Governor Sisolak Wants To Raise Pay But Not Taxes--How?


Associated Press

Gov. Sisolak being sworn in early this month.

Governor Steve Sisolak outlined an ambitious agenda in his State of the State speech a week ago.

Raises for state employees, including teachers, increased funding for health and education, and maintaining many programs, like Meals on Wheels for the growing, older population in Nevada.

The two-year budget he proposed is almost a billion dollars more than the previous budget.

And, he pledged, it won’t require new taxes but he is planning to ask for taxes established in 2015, which are set to expire, to be extended. 

“It is clearly not a new tax. It’s a tax that is in existence today, we’re just extending the sunset on the tax,” he said, “If the Republicans want to cut Meals on Wheels or reduce the number of mental health counselors that we’re putting into schools or any of the other programs we’ve decided to fund, let them propose that.”

Throughout the campaign and in his State of the State address, Sisolak said that he will prioritize education and getting teachers raises.

“Our educators not just teachers, all educators whether they be counselors, librarians, bus drivers, kitchen workers have all gone without raises. We feel that it is well overdue," he said.

He believes that to recruit and retain teachers the state and local jurisdictions need to pay well.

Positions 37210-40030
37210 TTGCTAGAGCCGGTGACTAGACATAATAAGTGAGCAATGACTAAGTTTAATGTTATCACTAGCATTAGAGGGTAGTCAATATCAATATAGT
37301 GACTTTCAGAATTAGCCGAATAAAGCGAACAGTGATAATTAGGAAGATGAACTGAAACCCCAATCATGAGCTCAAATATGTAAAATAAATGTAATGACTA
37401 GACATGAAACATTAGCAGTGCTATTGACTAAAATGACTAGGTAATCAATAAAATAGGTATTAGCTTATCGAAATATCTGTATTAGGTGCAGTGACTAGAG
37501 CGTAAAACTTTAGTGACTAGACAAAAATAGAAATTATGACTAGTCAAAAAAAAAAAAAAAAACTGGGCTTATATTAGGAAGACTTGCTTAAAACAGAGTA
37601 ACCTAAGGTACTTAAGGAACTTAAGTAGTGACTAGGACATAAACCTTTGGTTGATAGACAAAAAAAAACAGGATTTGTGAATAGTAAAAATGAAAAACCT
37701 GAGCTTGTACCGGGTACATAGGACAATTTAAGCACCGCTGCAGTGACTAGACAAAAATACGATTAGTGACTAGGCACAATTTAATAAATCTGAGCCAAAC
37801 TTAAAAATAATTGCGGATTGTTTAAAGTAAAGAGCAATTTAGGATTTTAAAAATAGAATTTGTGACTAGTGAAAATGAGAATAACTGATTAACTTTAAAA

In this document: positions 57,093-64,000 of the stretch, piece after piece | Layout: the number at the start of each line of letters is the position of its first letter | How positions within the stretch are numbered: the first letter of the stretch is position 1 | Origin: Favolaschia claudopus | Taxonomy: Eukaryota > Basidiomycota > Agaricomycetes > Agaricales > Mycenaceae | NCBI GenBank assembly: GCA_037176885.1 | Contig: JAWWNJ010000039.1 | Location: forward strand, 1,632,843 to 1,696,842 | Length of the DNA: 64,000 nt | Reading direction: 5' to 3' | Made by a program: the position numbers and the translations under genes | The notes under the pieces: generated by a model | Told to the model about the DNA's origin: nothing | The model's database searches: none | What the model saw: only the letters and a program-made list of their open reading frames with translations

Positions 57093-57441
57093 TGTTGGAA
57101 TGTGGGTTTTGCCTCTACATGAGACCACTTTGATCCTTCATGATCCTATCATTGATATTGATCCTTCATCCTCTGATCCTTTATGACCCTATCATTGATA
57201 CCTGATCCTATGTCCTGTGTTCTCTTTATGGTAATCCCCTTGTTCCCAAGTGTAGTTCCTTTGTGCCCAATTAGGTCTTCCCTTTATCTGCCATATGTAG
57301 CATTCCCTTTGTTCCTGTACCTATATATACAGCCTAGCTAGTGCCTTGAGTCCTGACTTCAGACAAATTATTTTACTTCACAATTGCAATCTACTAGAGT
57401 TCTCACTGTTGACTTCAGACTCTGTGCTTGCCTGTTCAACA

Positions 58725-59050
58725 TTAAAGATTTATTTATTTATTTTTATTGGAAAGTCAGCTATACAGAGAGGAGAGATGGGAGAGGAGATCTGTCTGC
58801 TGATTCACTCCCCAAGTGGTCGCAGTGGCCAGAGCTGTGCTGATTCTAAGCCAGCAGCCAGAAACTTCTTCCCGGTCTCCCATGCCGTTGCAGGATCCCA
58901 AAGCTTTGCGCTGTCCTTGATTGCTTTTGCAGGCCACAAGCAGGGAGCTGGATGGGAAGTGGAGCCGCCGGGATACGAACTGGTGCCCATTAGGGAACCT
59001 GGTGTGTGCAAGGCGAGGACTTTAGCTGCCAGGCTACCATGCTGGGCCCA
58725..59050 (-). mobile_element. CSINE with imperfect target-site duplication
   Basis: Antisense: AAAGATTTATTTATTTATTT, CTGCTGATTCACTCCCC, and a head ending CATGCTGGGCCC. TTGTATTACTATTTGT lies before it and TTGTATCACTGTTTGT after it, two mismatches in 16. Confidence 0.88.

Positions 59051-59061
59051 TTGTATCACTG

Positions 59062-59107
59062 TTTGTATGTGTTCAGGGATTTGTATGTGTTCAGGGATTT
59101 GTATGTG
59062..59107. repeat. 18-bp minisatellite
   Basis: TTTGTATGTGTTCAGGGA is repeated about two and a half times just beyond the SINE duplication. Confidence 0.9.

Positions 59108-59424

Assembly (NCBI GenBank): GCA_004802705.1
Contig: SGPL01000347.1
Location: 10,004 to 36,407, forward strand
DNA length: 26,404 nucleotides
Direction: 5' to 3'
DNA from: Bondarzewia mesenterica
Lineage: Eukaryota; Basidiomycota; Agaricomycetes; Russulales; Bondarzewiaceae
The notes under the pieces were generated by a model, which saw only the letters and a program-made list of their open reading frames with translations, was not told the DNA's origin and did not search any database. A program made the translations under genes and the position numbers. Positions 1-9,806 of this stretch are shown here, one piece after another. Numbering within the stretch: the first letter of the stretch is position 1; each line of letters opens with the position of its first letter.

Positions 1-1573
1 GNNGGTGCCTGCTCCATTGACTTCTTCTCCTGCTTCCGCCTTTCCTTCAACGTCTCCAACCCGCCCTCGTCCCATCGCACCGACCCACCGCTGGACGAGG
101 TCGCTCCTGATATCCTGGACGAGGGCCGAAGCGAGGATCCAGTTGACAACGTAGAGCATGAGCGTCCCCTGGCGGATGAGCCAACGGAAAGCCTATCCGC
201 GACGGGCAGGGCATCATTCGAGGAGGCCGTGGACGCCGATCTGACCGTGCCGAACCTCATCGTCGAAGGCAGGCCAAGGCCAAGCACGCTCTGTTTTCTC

Support comes from

“The fact that they have not gotten a raise through the state in a decade or more is just unconscionable to me," he said, "We can afford to give them a raise and I think they deserve a raise.”

Beyond raises, he would also like to work with local school districts on reducing class size, pulling back on the number of tests required and increasing how much teachers are reimbursed for school supplies.

Education is not the only item on Sisolak's agenda. He also supports efforts to address Nevada's growing affordable housing crisis.

“Affordability and affordable housing are something extremely important to me,” he said.

He said his administration has allocated $10 million to the problem, which he admits is not the solution but a first step to addressing it. He also said it will take some time before the money really makes an impact.

“I do not want this to be a generation that does not have the American Dream of being able to afford their own home,” he said.

Another important item on his agenda is implementing the voter-approved gun background check. 

“I’m confident that we have a plan to implement background checks moving forward. It is a priority of mine. It is a priority of our attorney general, Aaron Ford. I don’t think it was a priority in the prior administration to implement that,” he said.

Sisolak said he doesn't think that assault-style weapons are really for hunting and they're often misused by people, but his priority is not banning those weapons. Instead, he plans to focus on the background checks and banning bump stocks.

The new governor says he's getting his feet under him in Carson City and right now is living in an apartment behind the governor's mansion while it is being renovated. 

He said he is bringing a unique perspective to the legislative session because of his experience on the county commission. 

“The demand for resources is incredibly high," he said, “When you’re a growing state like we are in Nevada and you’ve got more demands on education – both K through 12 and higher education – you’ve got more demands on social services. You’ve got higher prices for homes. You have got to try to do everything you can to balance all of those interests and make it as fair as you can for everybody.”


Gov. Steve Sisolak, Nevada

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